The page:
EDC is conducting a two-year pilot study to address critical methodological challenges inherent in doing longitudinal research linking informal science, technology, engineering, and mathematics (STEM) experiences and school achievement: first, addressing selection bias through careful selection of a comparison group that is comparable to the intervention group, and second, developing a qualitative design that both complements and extends the quantitative data collected.
The MetroWest Youth Risk Behavior Survey is a 10-year initiative of the Massachusetts-based MetroWest Community Health Care Foundation to better understand and address the health needs of adolescents in the region.
Surveys are conducted biannually with middle and high school students and focus on issues such as:
Leading causes of morbidity and mortality among adolescents
EDC has produced a dissemination package for Safe in the City, a brief video-based HIV/STD prevention intervention for STD clinics. In a large, multi-site efficacy trial, Safe in the City was found to be effective in reducing new cases of STDs among clinic patients. The intervention has been selected for national dissemination through CDC’s Diffusion of Effective Behavioral Interventions program. EDC was a collaborating partner in the development and evaluation of this intervention.
EDC is working with the Women’s Health Sciences Division of the National Center for PTSD (posttraumatic stress disorder) to support the national implementation of Cognitive Processing Therapy (CPT) within the Veterans Health Administration.
EDC will develop print, video, and online training materials for CPT, as well as conduct a national survey of returning veterans to assess issues related to military sexual trauma.
The City of Chicago has announced it will create five new “early college” STEM (science, technology, engineering, and mathematics) schools for grades 9–14, based on the model of Brooklyn’s Pathways in Technology Early College High School (P-TECH). EDC worked with the New York City Department of Education, IBM, and others to document the design and launch of P-Tech, as well as its first year in operation. EDC compiled lessons learned as the basis of the STEM Pathways to College and Careers School Guide—the IBM Playbook, which will be used to help guide Chicago in setting up the new schools.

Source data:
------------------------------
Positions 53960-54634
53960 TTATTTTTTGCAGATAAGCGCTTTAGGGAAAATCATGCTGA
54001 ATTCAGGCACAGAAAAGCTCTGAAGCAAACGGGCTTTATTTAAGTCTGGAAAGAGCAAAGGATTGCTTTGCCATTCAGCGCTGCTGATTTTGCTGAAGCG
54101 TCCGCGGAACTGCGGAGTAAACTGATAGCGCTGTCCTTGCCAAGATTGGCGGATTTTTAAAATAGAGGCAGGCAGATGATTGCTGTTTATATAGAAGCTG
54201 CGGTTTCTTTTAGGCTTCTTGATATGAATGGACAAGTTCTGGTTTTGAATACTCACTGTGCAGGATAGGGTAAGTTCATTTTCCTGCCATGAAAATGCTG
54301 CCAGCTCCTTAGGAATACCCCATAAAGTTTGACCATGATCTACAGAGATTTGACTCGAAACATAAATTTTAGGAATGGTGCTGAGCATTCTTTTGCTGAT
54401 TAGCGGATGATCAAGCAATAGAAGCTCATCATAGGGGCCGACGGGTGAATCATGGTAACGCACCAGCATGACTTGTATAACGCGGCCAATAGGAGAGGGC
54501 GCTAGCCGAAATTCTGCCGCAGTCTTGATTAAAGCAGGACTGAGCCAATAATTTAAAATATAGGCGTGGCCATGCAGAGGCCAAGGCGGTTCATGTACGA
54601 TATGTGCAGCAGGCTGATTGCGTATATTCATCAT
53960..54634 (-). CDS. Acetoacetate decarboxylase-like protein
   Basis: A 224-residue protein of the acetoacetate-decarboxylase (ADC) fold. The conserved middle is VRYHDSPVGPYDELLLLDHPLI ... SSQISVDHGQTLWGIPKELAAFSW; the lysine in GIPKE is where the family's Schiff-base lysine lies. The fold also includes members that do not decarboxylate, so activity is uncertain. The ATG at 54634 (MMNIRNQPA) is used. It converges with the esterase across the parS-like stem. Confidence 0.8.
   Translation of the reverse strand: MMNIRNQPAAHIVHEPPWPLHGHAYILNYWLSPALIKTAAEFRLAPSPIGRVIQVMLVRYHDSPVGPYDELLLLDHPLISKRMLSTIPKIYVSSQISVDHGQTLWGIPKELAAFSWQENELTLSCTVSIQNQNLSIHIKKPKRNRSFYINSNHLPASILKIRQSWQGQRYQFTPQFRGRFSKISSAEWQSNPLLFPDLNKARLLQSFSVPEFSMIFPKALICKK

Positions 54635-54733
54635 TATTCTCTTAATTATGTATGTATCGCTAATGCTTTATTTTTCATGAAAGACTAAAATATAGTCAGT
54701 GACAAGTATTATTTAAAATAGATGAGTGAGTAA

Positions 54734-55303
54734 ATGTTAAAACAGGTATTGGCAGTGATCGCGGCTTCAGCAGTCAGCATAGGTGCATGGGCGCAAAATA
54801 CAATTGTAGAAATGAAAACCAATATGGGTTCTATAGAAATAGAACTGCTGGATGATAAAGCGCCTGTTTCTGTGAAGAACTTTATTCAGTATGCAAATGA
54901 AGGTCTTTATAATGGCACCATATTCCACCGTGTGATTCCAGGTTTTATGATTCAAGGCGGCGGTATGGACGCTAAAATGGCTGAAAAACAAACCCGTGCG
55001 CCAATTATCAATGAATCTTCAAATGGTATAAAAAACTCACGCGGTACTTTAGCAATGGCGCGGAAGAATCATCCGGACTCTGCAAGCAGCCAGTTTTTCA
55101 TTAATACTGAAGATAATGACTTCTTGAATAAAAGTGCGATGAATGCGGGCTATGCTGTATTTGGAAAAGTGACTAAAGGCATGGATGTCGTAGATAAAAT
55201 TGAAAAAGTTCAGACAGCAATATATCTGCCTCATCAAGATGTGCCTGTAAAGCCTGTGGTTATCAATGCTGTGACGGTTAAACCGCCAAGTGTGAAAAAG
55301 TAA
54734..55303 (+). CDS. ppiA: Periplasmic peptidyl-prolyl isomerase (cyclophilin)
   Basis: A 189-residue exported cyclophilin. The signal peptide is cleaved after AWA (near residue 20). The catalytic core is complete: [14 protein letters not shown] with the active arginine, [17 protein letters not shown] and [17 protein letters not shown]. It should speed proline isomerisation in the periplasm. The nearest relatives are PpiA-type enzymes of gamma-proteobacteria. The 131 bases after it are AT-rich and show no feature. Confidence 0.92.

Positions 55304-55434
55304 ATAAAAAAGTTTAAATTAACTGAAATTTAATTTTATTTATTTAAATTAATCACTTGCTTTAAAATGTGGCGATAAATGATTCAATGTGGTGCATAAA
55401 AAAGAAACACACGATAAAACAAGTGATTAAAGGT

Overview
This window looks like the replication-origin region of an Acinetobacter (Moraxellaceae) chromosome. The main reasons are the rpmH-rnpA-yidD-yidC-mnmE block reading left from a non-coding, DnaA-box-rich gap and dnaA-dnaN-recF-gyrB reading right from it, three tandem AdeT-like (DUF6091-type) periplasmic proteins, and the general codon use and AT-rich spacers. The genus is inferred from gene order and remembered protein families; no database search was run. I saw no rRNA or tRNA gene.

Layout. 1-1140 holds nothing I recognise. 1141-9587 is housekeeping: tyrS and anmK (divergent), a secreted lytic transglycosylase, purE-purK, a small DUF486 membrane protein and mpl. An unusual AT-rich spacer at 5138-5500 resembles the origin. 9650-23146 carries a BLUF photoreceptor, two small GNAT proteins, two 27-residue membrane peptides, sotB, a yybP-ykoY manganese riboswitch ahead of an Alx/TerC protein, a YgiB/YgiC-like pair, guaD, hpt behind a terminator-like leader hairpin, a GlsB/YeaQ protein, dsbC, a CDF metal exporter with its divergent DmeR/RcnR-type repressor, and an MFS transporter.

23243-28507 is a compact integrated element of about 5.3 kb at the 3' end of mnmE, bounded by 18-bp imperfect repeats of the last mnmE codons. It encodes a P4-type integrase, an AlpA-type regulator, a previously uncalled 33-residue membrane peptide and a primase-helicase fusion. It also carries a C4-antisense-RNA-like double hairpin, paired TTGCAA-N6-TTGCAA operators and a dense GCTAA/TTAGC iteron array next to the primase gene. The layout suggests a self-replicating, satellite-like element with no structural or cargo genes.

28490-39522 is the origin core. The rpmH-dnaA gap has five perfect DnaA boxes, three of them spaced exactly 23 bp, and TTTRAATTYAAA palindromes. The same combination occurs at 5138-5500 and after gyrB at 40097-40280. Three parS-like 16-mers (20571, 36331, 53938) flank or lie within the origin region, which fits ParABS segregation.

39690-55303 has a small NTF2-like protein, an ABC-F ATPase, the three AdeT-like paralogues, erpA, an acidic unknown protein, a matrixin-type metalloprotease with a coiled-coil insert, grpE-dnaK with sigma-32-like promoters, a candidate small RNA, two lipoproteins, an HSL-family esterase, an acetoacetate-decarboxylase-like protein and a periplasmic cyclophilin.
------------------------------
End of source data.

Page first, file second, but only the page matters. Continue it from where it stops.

EDC has been invited to participate in an academic symposium on ways to reach youth and promote a culture free from bullying, which is part of the national launch of the Born This Way Foundation by pop star Lady Gaga.
Public Television Channel THIRTEEN (WNET/NY) is launching Flight to Freedom, its second free interactive history game in its “Mission US” series. An EDC study of the first game in the series found “measurable gains in students’ historical knowledge and skills,” and found positive feedback from teachers.
EDC has been chosen to continue operating the Regional Educational Laboratory (REL) Northeast and Islands through 2017 with a new five-year contract awarded by the Institute of Education Sciences at the U.S. Department of Education. EDC has led the REL since 2006.
Shari Kessel Schneider discusses the methodology of EDC’s research concerning the sending of explicit text messages (“sexting”) by teens who took part in the MetroWest (MA) Adolescent Health Survey. The biannual survey is funded by the MetroWest Health Foundation.
Eighth-grade students who are “algebra ready” and take an online Algebra I course because their schools do not offer the class, outperform their peers in algebra knowledge and are twice as likely to take advanced mathematics classes in high school. This according to a rigorous new federally funded study conducted by the American Institutes for Research (AIR) and Education Development Center, Inc. (EDC) for the Regional Educational Laboratory Northeast and Islands (REL-NEI).
EDC’s Shari Kessel Schneider discusses the prevalence of teens sending and receiving sexually explicit text messages (sexting). Her comments are based on the results of the biannual MetroWest (MA) Adolescent Health Survey funded by the MetroWest Health Foundation.
High school students who are victims of cyberbullying and school bullying are more likely to report elevated mental distress and lower school performance, according to a study conducted by EDC researchers to be published online November 17 by the American Journal of Public Health.
EDC researcher Shari Kessel discusses the findings of a new study that compares cyberbullying and school bullying and their associations with psychological distress among high school students in MetroWest Boston (read the EDC press release). The study, funded by the MetroWest Health Foundation, is published in the January issue of the American Journal of Public Health.